World & Cross Custom Design

This piece was built to highlight the church’s mission work across the globe and to be placed in a prominent location behind the pulpit in the sanctuary of a newly constructed church in White Lake, NC.  The piece is a large backlit Cross stood off the wall with an oval globe as the background.

This multi-faceted turnkey project utilized a wide range of my design, engineering, fabrication, and installation skills from creative computer design, CNC layout, metal fabrication, powder coating, soldering, all with turnkey installation.  From conception of the original idea to completion, this was truly a culmination of those skills and past experience.

The oval globe is 8-foot-wide by 4-foot-tall black powder coated 14ga carbon steel with all continents along with the major islands without any exposed mounting screws as the background of the piece.  I designed the visible world face to be smooth without exposed holes with the mounting screws hidden behind the cross.  This type of mounting sets the face of the world off the wall by approximately 1/4” which gives additional depth to the continents and islands.  

The Cross is 6-foot-tall by 4-foot-wide by two-inch-deep gloss powder coated 18ga 304 stainless steel that is backlit with LED lights as the forefront of the piece.  I fabricated custom mounting brackets to have an approximate standoff of 5 inches from wall to the face of cross.  The LED lights can change to any color and are remote controlled by Bluetooth or cell phone.
Metal Fabrication Tools Used:
•    CNC plasma table
•    MIG and TIG Welder
•    Grinder with varying discs and wheels
•    Finger Brake
•    Powder coating equipment (guns, oven, etc.)
•    Soldering Iron and Heat Gun for LED lighting

Materials Used:
•    14ga, 18ga, and 20ga Carbon Steel Sheet Metal
•    14ga & 18ga Stainless Steel Sheet Metal
•    1"x1" Angle Iron &  1" Tubing (for template)
•    3M VHB two-sided tape

In order to create the world with no exposed mounting holes, the metal was cut using a CNC plasma table to make three separate “layers” of the oval globe (as shown in the pictures):  the globe template, the globe backplates, and the final visible globe front plate.  First, I fabricated a 20ga carbon steel oval globe template which was used to locate the 65 mounting holes that were required for this project.  Attached were angle iron cross bracing and sturdy custom welded handles to hold the template on the wall to locate the mounting holes.  To accurately place all of the islands geographically, they were connected to a main continent on the template.  See picture of template with all islands and continents as one piece.  

The second layer of the oval globe is the 18ga carbon steel black matte powder coated globe backplates, which are permanently mounted to the wall.  The backplates have mounting holes for each continent and island.  In order for them to be hidden, they are slightly smaller than the final finished visible top plate.  After marking and drilling the holes from the world template, I mounted the 22 backplate pieces to the wall, which included four separate quadrant pieces for the oval frame.  Finally, using a combination of strategically placed mounting holes that would be hidden behind the cross at final installation and 3M VHB two-sided tape, the globe top plate was installed to the back plates.  In addition to the large top plate which included the major continents and the oval border, there were 14 individual islands that were also placed.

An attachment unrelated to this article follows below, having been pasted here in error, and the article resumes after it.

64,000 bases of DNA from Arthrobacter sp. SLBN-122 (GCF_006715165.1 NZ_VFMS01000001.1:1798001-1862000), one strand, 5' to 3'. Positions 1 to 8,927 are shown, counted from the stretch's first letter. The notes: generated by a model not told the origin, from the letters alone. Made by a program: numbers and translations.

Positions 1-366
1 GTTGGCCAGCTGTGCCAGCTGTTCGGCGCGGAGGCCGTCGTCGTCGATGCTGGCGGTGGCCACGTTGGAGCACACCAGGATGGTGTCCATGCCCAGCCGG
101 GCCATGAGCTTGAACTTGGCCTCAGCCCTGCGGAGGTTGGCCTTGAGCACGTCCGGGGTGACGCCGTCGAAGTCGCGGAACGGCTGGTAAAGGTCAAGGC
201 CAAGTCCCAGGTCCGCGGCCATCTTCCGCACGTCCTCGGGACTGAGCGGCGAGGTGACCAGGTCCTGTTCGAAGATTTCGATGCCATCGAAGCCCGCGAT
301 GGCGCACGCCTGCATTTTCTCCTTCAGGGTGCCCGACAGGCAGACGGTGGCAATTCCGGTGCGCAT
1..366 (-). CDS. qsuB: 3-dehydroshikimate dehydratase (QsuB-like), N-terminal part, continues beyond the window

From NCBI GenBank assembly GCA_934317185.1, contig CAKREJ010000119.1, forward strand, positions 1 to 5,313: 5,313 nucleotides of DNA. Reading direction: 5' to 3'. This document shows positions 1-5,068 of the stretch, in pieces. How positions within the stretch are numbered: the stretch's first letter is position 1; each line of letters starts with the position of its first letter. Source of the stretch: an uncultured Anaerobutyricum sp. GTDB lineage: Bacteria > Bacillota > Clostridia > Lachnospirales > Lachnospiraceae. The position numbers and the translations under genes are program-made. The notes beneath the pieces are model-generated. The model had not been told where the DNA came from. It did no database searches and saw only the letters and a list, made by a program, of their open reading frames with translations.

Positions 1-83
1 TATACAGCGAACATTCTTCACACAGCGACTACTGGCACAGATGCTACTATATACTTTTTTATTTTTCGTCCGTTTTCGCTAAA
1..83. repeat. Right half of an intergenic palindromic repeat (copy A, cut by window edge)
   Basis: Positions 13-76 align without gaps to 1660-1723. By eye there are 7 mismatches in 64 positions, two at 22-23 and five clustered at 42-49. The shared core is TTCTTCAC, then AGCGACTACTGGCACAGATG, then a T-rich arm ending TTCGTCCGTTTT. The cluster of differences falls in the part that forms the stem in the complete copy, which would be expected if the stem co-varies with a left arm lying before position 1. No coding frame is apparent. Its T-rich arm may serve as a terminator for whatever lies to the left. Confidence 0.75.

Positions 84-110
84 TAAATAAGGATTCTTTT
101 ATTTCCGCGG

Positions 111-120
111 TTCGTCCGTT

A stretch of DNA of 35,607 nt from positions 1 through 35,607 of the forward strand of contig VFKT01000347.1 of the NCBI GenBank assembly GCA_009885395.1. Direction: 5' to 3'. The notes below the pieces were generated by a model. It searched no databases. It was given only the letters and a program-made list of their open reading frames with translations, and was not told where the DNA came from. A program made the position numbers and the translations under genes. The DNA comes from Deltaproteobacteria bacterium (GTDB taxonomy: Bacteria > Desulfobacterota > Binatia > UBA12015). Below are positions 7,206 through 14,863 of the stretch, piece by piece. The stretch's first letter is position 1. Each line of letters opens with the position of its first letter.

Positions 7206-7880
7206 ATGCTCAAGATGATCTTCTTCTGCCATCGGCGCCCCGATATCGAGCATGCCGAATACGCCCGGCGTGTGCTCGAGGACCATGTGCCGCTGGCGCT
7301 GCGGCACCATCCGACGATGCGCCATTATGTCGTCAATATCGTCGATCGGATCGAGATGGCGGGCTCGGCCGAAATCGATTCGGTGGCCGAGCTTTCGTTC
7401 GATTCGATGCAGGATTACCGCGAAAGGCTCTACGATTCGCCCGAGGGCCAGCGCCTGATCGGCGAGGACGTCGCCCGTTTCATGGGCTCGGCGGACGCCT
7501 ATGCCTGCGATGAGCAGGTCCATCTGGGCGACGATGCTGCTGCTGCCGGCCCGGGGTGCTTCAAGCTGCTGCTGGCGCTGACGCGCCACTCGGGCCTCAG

The cross was cut using a CNC plasma table with 18ga 304SS sheet metal, was bent into shape using a brake, and was coated with a gloss clear powder to enhance the light-catching swirls.  The exposed face of the cross was polished using a Scotch Brite pad to create a uniform surface.  Using a 6” diameter stainless steel twisted wire wheel, swirls were added by hand to create a surface that gives movement to the light reflections as people walk into the church sanctuary.  I used a flat grey primer paint on the hollow back side of the cross to eliminate unwanted light reflections and create uniform light dispersion from the LED lights.  The LED light strips, wire, controller, and power supply were soldered for a custom fit within the cross.  Finally, custom mounting brackets were fabricated out of 14ga stainless steel sheet metal and bent using a finger brake to achieve the desired distance from the wall.

Due to the fact that the mounting screws are not visible, the piece appears to float off the wall.  This sets this project apart from others where the mounting hardware is visible.  With the eye-catching Cross at the forefront and the oval globe as the background, the piece achieves the original intent to highlight not only the Cross, but to also highlight the church’s global mission work.  This project has made me a better metal designer and fabricator by requiring me to test the limits of the many various skills I have learned over the years.  I am truly proud of this project!

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